Do French, DeSanctis, Shapiro or anyone else on the Right truly think that this country now functions under a free-wheeling market-based economy? Or is it, rather, a managed one? And if the answer is that it is a managed one, who are the managers and who are the subordinates?
Who makes the rules and who lives with the consequences? Have the choices made at every level of government, from the Environmental Protection Agency down to the local school board, really had no impact on the economic choices made by millions of Americans? To believe so is either ignorance or arrogance.
We are not living in the America of conservative hopes and dreams. We are living in an adulterated version of America after more than a century of Progressive assaults on the original design.
Trump’s appeal to the folks injured by this isn’t rooted in promises of new welfare handouts or shiny new schools or government jobs. It’s not true that Trump doesn’t believe in capitalism—far from it. But Trump is a realist. He knows that there is no such thing as a free market anymore, just as he knows there’s no such thing as free trade. However wonderful it sounds in theory, it’s not our reality.
His appeal is rooted in his pledge to rollback the very policies that have wreaked havoc on rural communities across the land and to confront the ongoing political indifference to those woes. It’s worthwhile to note that few, if any, of the anti-Trump influencers on the Right have offered sound alternatives to Trump’s policy prescriptions for rural America.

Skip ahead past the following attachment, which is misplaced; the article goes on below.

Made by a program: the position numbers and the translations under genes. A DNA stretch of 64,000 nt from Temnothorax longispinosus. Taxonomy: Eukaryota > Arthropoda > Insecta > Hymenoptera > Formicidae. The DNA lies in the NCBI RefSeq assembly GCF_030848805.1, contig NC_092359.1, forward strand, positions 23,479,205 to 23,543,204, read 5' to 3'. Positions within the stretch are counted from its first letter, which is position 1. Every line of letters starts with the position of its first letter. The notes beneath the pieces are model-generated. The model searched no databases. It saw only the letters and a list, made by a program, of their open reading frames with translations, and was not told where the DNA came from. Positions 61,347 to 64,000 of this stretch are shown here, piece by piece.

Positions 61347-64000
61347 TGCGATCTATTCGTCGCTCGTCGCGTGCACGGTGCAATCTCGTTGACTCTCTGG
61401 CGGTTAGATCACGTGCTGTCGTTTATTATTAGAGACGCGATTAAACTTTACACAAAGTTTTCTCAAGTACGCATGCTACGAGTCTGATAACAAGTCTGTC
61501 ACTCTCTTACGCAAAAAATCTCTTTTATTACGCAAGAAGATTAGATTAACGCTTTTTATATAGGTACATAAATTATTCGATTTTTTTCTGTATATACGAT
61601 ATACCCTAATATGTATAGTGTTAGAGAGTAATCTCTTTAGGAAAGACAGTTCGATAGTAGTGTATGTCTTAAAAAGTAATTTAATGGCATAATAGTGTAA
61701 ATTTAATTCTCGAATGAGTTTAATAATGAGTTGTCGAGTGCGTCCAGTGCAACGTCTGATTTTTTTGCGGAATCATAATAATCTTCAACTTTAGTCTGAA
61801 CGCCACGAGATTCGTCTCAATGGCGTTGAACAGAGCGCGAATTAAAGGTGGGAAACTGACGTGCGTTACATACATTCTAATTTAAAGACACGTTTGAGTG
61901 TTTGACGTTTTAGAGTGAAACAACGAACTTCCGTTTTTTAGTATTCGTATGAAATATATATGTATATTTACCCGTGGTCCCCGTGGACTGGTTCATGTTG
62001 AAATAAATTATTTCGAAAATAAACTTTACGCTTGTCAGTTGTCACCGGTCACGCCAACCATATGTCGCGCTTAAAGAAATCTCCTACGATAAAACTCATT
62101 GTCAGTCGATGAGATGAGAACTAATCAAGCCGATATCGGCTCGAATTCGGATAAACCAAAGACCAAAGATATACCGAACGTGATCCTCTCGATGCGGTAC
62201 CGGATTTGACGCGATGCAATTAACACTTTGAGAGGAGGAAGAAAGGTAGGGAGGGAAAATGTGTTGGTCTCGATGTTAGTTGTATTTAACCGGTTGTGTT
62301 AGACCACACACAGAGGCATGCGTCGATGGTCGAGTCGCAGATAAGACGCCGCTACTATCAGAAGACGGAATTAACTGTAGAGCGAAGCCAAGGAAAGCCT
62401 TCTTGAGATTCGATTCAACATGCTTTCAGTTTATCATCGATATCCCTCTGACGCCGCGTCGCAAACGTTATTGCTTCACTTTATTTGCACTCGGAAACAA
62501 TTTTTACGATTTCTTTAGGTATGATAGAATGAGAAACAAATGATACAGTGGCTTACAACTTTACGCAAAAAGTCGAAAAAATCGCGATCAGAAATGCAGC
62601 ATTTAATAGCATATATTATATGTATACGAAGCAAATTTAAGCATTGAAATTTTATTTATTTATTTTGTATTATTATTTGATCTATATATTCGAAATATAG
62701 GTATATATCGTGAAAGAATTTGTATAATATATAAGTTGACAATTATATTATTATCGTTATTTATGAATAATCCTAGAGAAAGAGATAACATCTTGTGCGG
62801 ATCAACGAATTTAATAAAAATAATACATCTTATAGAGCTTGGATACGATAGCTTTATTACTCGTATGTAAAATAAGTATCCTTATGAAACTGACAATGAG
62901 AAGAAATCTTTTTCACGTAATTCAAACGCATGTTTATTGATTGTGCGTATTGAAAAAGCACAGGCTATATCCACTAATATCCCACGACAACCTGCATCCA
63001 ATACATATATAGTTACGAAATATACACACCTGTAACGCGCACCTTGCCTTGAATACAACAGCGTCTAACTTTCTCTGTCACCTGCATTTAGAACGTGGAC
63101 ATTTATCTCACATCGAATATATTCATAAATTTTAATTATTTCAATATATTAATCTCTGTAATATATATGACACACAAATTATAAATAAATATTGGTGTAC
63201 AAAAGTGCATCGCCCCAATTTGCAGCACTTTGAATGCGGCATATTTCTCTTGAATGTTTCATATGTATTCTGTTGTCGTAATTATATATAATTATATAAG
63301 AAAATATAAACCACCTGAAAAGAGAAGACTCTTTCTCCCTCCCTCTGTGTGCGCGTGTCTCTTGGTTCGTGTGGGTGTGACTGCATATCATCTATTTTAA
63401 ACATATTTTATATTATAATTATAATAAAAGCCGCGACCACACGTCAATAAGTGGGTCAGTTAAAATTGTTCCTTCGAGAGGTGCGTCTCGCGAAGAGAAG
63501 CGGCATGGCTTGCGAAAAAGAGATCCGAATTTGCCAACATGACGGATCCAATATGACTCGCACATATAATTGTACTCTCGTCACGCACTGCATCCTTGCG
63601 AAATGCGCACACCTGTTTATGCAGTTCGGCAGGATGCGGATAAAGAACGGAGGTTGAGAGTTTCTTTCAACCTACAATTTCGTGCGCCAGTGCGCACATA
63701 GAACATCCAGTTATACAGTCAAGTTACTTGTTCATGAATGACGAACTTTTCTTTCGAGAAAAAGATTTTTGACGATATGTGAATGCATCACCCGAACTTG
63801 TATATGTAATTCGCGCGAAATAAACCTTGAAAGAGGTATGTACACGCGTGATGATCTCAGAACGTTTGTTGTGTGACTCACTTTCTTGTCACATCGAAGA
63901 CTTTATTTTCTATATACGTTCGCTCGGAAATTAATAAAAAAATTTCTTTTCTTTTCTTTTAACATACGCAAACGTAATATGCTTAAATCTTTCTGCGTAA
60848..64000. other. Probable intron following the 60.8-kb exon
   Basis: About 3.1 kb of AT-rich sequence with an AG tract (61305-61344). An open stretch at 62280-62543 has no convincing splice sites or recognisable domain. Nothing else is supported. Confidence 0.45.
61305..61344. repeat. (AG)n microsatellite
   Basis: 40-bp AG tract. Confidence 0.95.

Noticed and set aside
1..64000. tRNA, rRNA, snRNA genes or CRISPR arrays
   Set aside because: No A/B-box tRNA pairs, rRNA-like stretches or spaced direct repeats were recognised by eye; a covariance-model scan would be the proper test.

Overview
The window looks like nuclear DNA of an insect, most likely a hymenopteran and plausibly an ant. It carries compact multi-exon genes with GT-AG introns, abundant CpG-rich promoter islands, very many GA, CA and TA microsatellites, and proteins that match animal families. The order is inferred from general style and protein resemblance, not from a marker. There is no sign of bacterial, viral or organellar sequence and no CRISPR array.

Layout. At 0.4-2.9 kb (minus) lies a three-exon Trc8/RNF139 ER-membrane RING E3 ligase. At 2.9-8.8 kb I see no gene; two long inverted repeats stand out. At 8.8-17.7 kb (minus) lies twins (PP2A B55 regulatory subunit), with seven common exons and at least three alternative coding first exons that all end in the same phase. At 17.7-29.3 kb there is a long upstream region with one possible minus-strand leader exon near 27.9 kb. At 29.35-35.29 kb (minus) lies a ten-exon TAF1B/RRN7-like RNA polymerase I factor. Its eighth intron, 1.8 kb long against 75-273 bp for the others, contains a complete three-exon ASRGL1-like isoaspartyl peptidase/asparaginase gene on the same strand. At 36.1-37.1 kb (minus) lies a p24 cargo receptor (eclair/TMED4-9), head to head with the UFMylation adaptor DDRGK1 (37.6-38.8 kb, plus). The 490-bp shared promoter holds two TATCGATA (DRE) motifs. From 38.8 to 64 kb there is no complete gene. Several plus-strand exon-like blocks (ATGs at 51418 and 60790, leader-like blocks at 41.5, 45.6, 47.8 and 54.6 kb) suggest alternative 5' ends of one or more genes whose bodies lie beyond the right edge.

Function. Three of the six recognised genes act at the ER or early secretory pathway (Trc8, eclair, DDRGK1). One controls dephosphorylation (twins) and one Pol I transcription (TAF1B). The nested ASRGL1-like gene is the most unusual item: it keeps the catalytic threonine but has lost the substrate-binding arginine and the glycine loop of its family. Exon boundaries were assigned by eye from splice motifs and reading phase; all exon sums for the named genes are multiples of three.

So yes, as Friedman warned, there is an invisible political hand at work in America. Trump and Carlson know this. Just because anti-Trumpers on the Right refuse to see it—or, in many ways, are part of that hand and so refuse to admit it—doesn’t mean it doesn’t exist.
Read more about Tucker’s fight for America here:
- Tucker Explains: Two Visions for America
- Tucker Explains: America’s Goal is Maximum Happiness
- Tucker: Leaders Acting Like Day Traders
- Calls to Boycott Tucker Carlson are Absurd
- Tucker Carlson: Unity is America’s Strength
- Tucker Carlson on the Money: “This is a bad joke, this whole thing”
- Tucker Carlson’s Interview with President Trump on Russia
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E.J. Smith - Your Survival Guy